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“The last couple of months have been extremely rewarding for me” – Gulshan Devaiah

In a career spanning more than a decade, Gulshan Devaiah has played a variety of characters. From the reckless KC in ‘Shaitaan’ to the upright Devilal in ‘Dahaad’, most of the characters played by him have left an indelible impression on the consciousness of the audience. Abhishek Banne from ‘Duranga’, however, is very different from any other character the actor has portrayed in his career. The second season of the Zee5 show dropped recently and Gulshan, yet again, has been getting accolades for his portrayal of this multi-layered character.

In the first season of ‘Duranga’, at least in the initial episodes, the audience was constantly wondering as to what they should make of Abhishek Banne. They were not sure whether to like him or despise him. Did you have to adopt a different approach to play a complex character like this?

No, we did not follow any different approach. In season 1, there was a clear duality to the character. While he is not a killer, the audience thinks he is. This is also because he has assumed the responsibility of a murder somebody else committed in self-defense. Also, his father was a psychopathic killer. All these things lead people towards believing that he is a killer. He uses the perception to his advantage at times. He is also a married man and a father to a little girl. He is suffering from a certain psychological condition and is not able to express his emotions. He is leading a normal life until the copycat killer comes around.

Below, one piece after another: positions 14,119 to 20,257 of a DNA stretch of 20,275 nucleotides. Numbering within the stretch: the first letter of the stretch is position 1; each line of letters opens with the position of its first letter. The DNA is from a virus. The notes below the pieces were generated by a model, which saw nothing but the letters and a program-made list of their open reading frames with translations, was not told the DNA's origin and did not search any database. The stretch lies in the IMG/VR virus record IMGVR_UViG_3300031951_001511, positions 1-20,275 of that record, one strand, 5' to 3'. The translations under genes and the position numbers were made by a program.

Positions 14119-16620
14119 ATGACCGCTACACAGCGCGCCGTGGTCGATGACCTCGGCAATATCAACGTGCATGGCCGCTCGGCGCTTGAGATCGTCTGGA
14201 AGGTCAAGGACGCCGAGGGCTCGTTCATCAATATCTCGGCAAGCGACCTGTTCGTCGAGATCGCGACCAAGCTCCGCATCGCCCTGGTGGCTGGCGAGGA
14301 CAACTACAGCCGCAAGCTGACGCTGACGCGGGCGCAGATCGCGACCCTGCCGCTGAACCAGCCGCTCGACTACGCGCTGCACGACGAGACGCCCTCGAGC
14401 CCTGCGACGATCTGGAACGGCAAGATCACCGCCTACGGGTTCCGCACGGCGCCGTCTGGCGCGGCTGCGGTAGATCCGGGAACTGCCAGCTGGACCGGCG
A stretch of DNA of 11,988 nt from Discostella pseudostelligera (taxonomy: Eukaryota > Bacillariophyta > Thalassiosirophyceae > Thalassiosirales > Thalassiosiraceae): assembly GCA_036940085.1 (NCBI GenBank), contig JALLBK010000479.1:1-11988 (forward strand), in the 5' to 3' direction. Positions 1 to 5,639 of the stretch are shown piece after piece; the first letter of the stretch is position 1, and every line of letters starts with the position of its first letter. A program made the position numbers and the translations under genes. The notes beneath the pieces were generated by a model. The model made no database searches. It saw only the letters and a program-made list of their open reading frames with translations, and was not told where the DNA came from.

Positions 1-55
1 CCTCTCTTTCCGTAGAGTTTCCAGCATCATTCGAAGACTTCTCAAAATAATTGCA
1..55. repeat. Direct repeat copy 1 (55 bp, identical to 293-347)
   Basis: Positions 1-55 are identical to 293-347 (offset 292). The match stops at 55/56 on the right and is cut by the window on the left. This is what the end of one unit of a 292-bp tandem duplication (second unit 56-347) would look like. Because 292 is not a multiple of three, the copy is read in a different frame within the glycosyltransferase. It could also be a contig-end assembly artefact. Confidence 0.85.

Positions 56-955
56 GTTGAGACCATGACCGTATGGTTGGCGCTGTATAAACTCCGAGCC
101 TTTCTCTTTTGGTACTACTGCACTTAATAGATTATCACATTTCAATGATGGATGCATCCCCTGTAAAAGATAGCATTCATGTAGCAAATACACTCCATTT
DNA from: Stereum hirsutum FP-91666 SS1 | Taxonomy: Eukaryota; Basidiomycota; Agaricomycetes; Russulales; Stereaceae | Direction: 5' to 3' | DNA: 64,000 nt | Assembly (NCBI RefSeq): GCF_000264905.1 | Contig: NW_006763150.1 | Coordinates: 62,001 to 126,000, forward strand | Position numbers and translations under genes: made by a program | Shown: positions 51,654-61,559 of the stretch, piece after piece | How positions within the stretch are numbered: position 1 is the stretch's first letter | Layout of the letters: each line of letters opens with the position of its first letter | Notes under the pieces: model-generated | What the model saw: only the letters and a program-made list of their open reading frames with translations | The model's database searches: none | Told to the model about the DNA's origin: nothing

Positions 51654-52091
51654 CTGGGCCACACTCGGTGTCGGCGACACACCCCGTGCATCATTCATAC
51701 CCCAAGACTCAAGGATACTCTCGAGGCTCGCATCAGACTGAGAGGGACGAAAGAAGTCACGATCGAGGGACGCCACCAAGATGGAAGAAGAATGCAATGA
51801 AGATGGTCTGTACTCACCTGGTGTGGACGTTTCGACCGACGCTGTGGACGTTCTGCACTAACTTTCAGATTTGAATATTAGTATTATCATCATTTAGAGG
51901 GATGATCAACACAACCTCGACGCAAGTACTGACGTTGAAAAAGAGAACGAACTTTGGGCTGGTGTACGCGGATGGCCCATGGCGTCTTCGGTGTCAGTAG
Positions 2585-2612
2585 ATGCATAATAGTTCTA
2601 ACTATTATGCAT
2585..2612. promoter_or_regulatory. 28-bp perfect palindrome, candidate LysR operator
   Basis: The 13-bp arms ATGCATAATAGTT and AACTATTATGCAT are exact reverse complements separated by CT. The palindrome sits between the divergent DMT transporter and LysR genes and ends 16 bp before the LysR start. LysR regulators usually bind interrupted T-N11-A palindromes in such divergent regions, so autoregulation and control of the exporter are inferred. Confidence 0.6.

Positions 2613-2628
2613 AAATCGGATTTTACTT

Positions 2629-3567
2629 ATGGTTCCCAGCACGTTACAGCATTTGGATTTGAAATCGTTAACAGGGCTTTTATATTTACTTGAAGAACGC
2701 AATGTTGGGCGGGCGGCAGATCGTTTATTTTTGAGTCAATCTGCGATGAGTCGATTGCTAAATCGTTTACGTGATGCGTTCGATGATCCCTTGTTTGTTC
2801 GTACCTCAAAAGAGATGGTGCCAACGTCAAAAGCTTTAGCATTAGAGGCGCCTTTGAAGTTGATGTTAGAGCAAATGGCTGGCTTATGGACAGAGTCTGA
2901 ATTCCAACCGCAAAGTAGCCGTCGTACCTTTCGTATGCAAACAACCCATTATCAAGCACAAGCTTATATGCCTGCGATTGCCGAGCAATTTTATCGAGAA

In the first season, you see him using the fact that some people from his past are intimidated by him to his advantage. While he tries to trace the copycat killer, he doesn’t want to do any harm. In the second season, the audience is well-aware of who Abhishek is. That’s why you don’t see him intimidate people that much. Now, he is driven by the need to clear his name. He starts to feel emotions which he has never felt. From the first season to the second season, the character goes through a natural progression.

While playing a character which is supposed to deceive or confuse the audience, do actors use any special trick or device?

Yes, we do use certain devices. Some of these devices are incorporated in the writing process. This is done for the sake of entertainment. In the first season, for instance, the character has a sense of mystery around him which appealed to the audience. Once Sammit Patel wakes up, it is quickly established that he is the accomplice. So, now the audience knows who the accomplice is. From this point, the excitement lies in finding out how the other characters in the show stumble upon the big reveal.

Did you see ‘Flower of Evil’, the Korean series which ‘Duranga’ has been officially adapted from?

No, I have not even seen a scene from the show. Last year, after our show released, I just watched the trailer of ‘Flower of Evil’. It was a very conscious decision to not watch the show. I wanted to have a fresh perspective while shooting for ‘Duranga’. Even Rohan (Sippy), Drashti (Dhami) and most people involved in the show didn’t watch it. We didn’t want to be consciously or sub-consciously influenced or affected by how the original series was made.